No matter what steps you take or whether your nippers are top of the line, they are going to dull from normal use. This leads to the need for sharpening the blades. However, improper sharpening can ruin a set of nippers.
Donald Jones, owner of NC Tool Co. in Pleasant Garden, N.C., says it is fine to "touch up" the blades with a light sharpening from the inside, but if you lack the experience to sharpen, let someone else do it.
"More nippers are messed up by people filing the tools themselves," believes the Hall Of Fame shoer. "When they send them in to be rebuilt, the person rebuilding them needs to take off more than what's usually necessary.
They sharpen from the outside or get them too steep.
"By the time the guy who rebuilds it gets to them, they are so bad that there's probably only one or two rebuilds left, when you could have had four." If you want to attempt sharpening, nippers, read tips from Donald Jones at www.americanfarriers.com/ff/0110.
"When you file and take the blades down too much, they'll be too far apart," says Roth. "Then you file the stops, but that's just going to make it so your blades don't line up evenly — they're coming in at an angle."
If you do happen to file the stops down, the handles will get closer together. When this occurs, Dr. Doug Butler of the Butler Professional Farrier School in Crawford, Neb., says to place the handle over the anvil's hardy hole and hit it with your rounding hammer to provide that wider grip.
Jim Goede of Norco, Calif., uses his Dremel with the chainsaw sharpening attachment to give a quick touch up of his nipper blades.
"It is necessary here in the summer when the horses' feet get so dry and hard," says Goede. "You can go through nippers and rasps in half the time you do in the winter months. I try to get my nippers rebuilt before they are totally trashed to get a bit more life out of them."
Trumansburg, N.Y., farrier and Delta Mustad Hoofcare Center clinician Steve Kraus keeps his nippers sharp by lightly sharpening them with a diamond hone.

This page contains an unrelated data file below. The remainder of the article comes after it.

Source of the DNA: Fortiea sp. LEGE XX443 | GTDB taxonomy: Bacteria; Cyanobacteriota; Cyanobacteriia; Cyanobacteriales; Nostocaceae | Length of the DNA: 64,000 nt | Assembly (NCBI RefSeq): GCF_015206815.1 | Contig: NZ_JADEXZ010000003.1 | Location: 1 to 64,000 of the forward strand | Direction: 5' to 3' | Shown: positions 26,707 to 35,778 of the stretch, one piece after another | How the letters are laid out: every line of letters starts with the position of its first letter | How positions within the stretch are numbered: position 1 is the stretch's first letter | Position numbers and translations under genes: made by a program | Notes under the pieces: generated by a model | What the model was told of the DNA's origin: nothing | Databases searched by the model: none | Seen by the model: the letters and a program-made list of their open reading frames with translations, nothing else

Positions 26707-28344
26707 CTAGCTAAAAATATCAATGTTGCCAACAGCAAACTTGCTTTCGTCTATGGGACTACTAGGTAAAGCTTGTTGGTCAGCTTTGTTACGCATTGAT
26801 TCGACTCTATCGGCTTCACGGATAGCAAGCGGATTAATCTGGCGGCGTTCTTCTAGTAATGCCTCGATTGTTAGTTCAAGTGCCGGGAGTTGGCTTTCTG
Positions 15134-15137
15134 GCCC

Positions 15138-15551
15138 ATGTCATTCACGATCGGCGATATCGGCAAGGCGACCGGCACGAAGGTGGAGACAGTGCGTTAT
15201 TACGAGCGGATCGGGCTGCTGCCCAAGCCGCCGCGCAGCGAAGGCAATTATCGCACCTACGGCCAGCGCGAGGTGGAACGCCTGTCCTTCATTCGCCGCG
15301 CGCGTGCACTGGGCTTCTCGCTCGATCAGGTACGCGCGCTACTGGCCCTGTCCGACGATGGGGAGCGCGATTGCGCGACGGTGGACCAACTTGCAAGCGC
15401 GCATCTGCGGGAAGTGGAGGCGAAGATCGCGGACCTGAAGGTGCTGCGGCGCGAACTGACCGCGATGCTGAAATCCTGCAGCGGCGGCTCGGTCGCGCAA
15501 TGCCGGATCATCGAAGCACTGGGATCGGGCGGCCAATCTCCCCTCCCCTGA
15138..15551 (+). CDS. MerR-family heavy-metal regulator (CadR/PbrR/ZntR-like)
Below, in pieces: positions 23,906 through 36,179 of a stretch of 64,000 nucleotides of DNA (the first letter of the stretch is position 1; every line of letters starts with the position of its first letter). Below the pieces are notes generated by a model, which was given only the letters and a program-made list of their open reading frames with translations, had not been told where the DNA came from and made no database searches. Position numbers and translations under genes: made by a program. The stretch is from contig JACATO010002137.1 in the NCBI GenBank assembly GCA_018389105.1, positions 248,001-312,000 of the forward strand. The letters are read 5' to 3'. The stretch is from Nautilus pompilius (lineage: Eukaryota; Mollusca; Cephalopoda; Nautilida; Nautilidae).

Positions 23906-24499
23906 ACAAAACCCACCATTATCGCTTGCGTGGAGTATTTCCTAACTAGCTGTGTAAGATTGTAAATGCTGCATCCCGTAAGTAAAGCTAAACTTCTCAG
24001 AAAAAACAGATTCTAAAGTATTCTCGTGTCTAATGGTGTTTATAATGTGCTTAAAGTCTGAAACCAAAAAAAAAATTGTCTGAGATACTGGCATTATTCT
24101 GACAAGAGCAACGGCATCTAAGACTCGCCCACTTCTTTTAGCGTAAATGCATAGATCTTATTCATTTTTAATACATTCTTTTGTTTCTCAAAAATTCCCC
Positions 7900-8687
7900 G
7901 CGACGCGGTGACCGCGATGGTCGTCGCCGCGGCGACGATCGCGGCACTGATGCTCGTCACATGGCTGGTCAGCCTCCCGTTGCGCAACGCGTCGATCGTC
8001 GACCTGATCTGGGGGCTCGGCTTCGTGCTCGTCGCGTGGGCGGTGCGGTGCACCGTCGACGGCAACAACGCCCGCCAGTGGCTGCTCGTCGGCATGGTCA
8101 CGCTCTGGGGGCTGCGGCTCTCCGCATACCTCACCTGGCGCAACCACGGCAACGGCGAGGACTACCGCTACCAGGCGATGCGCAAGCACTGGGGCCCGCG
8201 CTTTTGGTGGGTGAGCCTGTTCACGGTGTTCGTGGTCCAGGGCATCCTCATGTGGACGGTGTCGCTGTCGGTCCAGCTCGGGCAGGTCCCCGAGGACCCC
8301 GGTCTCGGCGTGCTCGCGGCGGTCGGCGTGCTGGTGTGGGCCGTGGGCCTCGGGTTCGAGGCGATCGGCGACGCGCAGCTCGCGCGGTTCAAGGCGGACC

Although manufacturers warn against it, he prefers to file the stops.
As the blades pitch in, Kraus flattens the topside by running them against a belt sander.
"You can also realign the blades by lightly filing across both blades at once, while the nippers are about 3/4 of an inch open," explains Kraus. "I also will heat the handles with a torch while holding the tool closed with a small C-clamp, behind the rivet. I readjust the spread to my own liking and then quench the nippers in oil."
However, he warns that you should avoid following his advice if you hope for the manufacturer to honor the warranty.
"If one does any of this, the manufacturers will not and should not do any warranty replacement," says Kraus.
The variety and differences between hoof nipper models leads Joe Lopez, Jr., of Lopez Farrier Tools, Inc., to say it is too difficult to describe a general approach for sharpening or rebuilding hoof nippers.
"It is too difficult, it is individual," explains Lopez, who rebuilds hundreds of riveted tools each year. "The only way I can help someone is by answering a question about specific nippers. It is a hard thing to learn rebuilding because every model is different, especially the newer ones made in Pakistan and China."
He believes the best way to start learning about nippers is to go to demonstrations at clinics that focus on refurbishing riveted tools.